Ghosts who fell from grace with the sea

The Irish Times - Friday - The Ticket - - FILM REVIEWS - TARA BRADY

Spir­i­tual road trip: Tadanobu Asano and Eri Fukatsu

JOUR­NEY TO THE SHORE Di­rected by Kiyoshi Kuro­sawa. Star­ring Tadanobu Asano, Eri Fukatsu. Club, IFI, Dublin, 128 min Kiyoshi Kuro­sawa first came to promi­nence as a master of J-horror, hav­ing presided over such vogu­ish in­ter­na­tional hits as Cure (1997), a splen­didly chilly se­rial killer thriller, and Pulse (2001), the only haunted in­ter­net fea­ture to ever play in the Un Cer­tain Re­gard sec­tion at Cannes. Last year, Kuro­sawa re­turned to that same com­pe­ti­tion with Jour­ney to the Shore and was named best di­rec­tor for his ef­forts.

A Bud­dhist riff on the sub­genre that gave us Ghost and Truly, Madly, Deeply, this su­per­nat­u­ral ro­mance con­cerns Mizuke (Eri Fukatsu), a griev­ing pi­ano teacher who con­tin­ues to mourn her den­tist hus­band, Yusuke (Tadanobu Asano), some three years af­ter his dis­ap­pear­ance.

When he sud­denly re­turns from be­yond the grave, Mizuke’s first re­ac­tion is to scold him for his re­cent in­ac­ces­si­bil­ity and for en­ter­ing their home with­out re­mov­ing his shoes. The pair then set out on a road trip of sorts, where they meet other dead peo­ple with un­fin­ished busi­ness.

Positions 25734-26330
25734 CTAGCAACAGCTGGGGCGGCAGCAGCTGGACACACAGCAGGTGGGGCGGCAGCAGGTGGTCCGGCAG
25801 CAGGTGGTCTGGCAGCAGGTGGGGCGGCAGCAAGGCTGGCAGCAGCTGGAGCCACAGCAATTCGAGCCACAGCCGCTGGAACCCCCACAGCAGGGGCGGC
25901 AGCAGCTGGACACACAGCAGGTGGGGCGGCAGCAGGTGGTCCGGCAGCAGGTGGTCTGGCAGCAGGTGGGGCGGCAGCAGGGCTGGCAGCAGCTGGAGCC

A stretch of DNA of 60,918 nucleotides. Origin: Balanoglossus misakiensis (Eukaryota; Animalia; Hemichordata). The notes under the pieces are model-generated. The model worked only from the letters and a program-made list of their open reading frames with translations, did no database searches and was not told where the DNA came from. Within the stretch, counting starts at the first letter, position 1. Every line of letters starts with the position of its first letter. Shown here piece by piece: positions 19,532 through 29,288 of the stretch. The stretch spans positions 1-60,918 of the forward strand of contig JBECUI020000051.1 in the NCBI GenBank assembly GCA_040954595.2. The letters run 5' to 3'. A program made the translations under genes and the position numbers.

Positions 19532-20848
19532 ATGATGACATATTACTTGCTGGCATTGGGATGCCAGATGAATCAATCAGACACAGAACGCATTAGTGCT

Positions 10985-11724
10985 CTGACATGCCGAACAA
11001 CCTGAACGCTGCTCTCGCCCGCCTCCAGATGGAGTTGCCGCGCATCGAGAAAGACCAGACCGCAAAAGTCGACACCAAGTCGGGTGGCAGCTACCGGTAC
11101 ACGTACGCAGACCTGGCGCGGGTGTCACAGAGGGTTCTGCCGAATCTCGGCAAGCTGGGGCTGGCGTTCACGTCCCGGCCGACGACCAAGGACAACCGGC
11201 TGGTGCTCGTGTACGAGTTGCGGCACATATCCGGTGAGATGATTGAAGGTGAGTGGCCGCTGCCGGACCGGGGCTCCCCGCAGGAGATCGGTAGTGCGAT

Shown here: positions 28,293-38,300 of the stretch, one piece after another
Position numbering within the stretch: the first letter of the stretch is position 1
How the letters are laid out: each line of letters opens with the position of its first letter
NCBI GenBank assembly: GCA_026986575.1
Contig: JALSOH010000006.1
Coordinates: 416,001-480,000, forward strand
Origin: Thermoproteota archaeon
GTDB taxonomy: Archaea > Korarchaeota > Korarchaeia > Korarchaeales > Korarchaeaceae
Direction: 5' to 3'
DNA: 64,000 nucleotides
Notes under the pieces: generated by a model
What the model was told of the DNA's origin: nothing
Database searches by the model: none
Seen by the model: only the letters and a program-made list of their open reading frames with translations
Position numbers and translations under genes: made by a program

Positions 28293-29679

The cin­e­matog­ra­phy by Akiko Ashizawa en­sures that their va­ca­tion is al­ways lovely to be­hold, but almost ev­ery­thing else about this odd, el­lip­ti­cal drama is frus­trat­ing. The plot is mud­dled and the rules are con­fus­ing. So ev­ery­one can see the dead? Are Mizuke and Yusuke help­ing the de­parted souls they en­counter, or merely out­stay­ing their wel­come?

There are mo­ments – not enough of them, mind – when Jour­ney to the Shore’s cen­tral cou­ple could – with a squint – pass as the A-Team of the undis­cov­ered coun­try. Mostly, how­ever, this melan­cholic mood piece is com­posed of down­time, gen­tle mar­i­tal bick­er­ing and vaguely out­lined rev­e­la­tions. An­other woman is men­tioned. Sui­cide is hinted at. Noth­ing comes from these po­ten­tially in­ter­est­ing plot points.

Sim­i­larly, Yoshide Otomo and Naoko Eto’s grandil­o­quent score prom­ises melo­dra­matic de­vel­op­ments that never ar­rive. A mad­den­ingly spec­tral ghost story. THE SILENT STORM Di­rected by Corinna McFarlane. Star­ring An­drea Rise­bor­ough, Damian Lewis, Ross An­der­son, Kate Dickie, John Ses­sions 16 cert, limited re­lease, 98 min Films are labour-in­ten­sive af­fairs. Any num­ber of seem­ingly in­signif­i­cant cal­i­bra­tions can be off and sud­denly ev­ery­thing is wrong. A case in point is The Silent Storm, one of those projects that man­ages to make its nor­mally re­li­able stars sound like busted ka­zoos.

Damien Lewis is Balor, a min­is­ter of the old school, dis­pens­ing fire and brim­stone to­ward the lo­cals and his pale,

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